Talking with young adults as they come to understand and even transform themselves is part of the great privilege of undergraduate teaching.
Their openness, curiosity, and willingness to question make them wonderful teachers. I never imagined wanting to do any other work.
But in the mid 1990s, happenstance brought me into the presence of a very different population: teachers and students of literacy in Haiti.
Here, the transformation that educators were struggling for was more dramatic. On one hand, they wanted to help students old and young enter the written world. On the other, they sought to use literacy education to catalyze engaged and organized citizenship among men and women who had grown up taking the world as it presented itself.
I felt I could learn more with these teachers than I was learning at home, so I left college and moved to Haiti. I worked with different groups: college, high school, and elementary school students; literacy classes; a network of rape victims; a club of young men living in a gang-controlled slum; and a microfinance institution that offered literacy classes to its borrowers.
The more I learned about the participants in the classes I was part of, the more I realized that the economic issues affecting families’ access to education would need to be addressed. My Haitian partners and I were trying to develop better, more participatory ways to run classes, but better classes would mean nothing if people were too poor to attend them.
So I became increasingly involved with Fonkoze, the microfinance institution whose literacy programs had already been part of my work here. I had numerous opportunities to talk to the women who were its borrowers, and was constantly hearing stories about the ways in which the business that depended on their Fonkoze loans helped them manage their families’ lives. Eventually, I became the manager of one of its 45 branches, responsible for its credit programs, but also the other aspects of its operation.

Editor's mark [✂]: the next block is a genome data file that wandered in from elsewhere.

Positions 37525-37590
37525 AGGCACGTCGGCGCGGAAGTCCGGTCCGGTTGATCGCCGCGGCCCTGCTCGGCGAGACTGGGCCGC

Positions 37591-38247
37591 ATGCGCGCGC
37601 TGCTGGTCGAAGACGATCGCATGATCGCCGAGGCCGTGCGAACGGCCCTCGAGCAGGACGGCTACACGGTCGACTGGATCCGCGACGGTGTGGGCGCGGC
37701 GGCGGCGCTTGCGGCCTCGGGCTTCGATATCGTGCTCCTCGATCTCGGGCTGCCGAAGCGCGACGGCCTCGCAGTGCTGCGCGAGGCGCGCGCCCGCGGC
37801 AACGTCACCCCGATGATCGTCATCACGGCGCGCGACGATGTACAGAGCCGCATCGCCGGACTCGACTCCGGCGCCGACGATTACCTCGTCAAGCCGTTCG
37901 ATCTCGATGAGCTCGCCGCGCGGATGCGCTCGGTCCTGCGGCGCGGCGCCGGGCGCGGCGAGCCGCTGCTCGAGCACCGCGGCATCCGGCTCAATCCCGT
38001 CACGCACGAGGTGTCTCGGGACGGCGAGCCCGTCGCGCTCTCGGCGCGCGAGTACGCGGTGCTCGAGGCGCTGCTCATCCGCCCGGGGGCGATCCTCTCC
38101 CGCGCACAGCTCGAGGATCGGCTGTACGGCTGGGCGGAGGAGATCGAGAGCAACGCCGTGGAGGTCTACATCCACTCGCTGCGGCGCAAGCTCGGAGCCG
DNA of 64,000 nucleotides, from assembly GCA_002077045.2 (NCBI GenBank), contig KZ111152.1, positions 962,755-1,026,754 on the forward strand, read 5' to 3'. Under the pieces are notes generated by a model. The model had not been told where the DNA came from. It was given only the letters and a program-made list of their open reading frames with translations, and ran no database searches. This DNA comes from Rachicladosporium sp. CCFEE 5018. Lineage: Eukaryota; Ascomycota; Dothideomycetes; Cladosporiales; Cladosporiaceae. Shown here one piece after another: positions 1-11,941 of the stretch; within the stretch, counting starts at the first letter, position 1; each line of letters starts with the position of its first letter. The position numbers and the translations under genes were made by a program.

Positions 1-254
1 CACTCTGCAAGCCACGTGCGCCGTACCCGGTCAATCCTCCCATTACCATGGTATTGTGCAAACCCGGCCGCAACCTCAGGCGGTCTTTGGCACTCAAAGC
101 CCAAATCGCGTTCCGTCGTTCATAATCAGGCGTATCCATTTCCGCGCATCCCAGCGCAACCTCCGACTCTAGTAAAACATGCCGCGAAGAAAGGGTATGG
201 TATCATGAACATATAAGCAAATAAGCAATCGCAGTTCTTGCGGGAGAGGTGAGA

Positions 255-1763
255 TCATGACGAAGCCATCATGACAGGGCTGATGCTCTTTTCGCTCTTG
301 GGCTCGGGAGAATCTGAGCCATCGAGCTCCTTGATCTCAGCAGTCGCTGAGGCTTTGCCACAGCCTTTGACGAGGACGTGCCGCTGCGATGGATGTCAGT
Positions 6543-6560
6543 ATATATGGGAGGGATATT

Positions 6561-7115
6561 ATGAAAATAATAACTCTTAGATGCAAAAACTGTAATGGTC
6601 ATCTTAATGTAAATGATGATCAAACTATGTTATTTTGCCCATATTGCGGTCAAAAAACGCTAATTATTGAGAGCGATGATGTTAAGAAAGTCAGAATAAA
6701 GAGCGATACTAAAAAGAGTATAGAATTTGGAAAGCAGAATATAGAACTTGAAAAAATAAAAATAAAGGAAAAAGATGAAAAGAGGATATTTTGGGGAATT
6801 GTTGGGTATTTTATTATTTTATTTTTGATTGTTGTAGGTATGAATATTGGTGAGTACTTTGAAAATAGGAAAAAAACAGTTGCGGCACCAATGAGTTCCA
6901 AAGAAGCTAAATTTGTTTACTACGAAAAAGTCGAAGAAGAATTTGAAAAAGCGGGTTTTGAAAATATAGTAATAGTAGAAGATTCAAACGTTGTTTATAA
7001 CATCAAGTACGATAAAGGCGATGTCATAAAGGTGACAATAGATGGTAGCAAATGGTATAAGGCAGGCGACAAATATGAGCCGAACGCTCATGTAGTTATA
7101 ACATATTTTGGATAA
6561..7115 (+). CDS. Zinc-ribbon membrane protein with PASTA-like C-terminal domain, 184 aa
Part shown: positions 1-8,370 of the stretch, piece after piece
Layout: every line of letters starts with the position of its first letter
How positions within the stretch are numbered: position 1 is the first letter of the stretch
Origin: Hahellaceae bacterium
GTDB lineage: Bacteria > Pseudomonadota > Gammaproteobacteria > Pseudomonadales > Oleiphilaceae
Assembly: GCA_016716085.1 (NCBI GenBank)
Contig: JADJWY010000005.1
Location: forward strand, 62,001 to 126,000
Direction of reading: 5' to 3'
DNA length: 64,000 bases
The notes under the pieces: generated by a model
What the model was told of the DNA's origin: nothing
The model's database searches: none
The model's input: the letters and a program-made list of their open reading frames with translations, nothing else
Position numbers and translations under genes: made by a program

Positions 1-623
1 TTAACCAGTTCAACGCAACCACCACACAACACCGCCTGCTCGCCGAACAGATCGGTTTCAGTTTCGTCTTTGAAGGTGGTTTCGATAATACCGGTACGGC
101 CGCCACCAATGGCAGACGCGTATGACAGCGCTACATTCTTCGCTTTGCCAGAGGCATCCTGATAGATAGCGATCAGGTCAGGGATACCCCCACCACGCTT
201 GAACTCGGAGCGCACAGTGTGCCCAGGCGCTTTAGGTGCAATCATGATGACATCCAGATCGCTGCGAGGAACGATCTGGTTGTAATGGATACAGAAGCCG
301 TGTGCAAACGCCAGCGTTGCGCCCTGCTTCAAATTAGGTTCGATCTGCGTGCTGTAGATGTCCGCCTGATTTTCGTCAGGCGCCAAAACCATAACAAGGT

I had agreed with Fonkoze that I would manage the branch for a year.
It had been failing, and the institution’s director hoped that the year would give me enough time to learn how it was failing and, perhaps, begin to set it on a better track. The earthquake that devastated Haiti in 2010 caught me at the branch, and the extra work that it required pushed me to lengthen my commitment, but as the summer of 2010 began to approach, I was ready to return to teaching the following September.
That’s when I was offered the chance to join Fonkoze’s extreme poverty team as a regional director. Chemen Lavi Miyò, or the Path to a Better Life, was Fonkoze’s adaptation of an approach, usually called “the graduation approach,” that had been developed by BRAC, a very large development organization in Bangladesh, to serve families too poor to benefit from traditional microfinance.
The program—we usually call it CLM—does not depend on a loan, but on a grant of the assets that a family needs to launch businesses that can help them manage household expenses.
But it’s much more than a grant program. Participants receive training on how to manage their new assets and eighteen months of weekly visits from a case manager who help ensure that they get started on the right track. The case managers also teach them important life skills, and help the Fonkoze team facilitate a range of health measures: from water filters and latrines to housing repair and free healthcare from Partners in Health.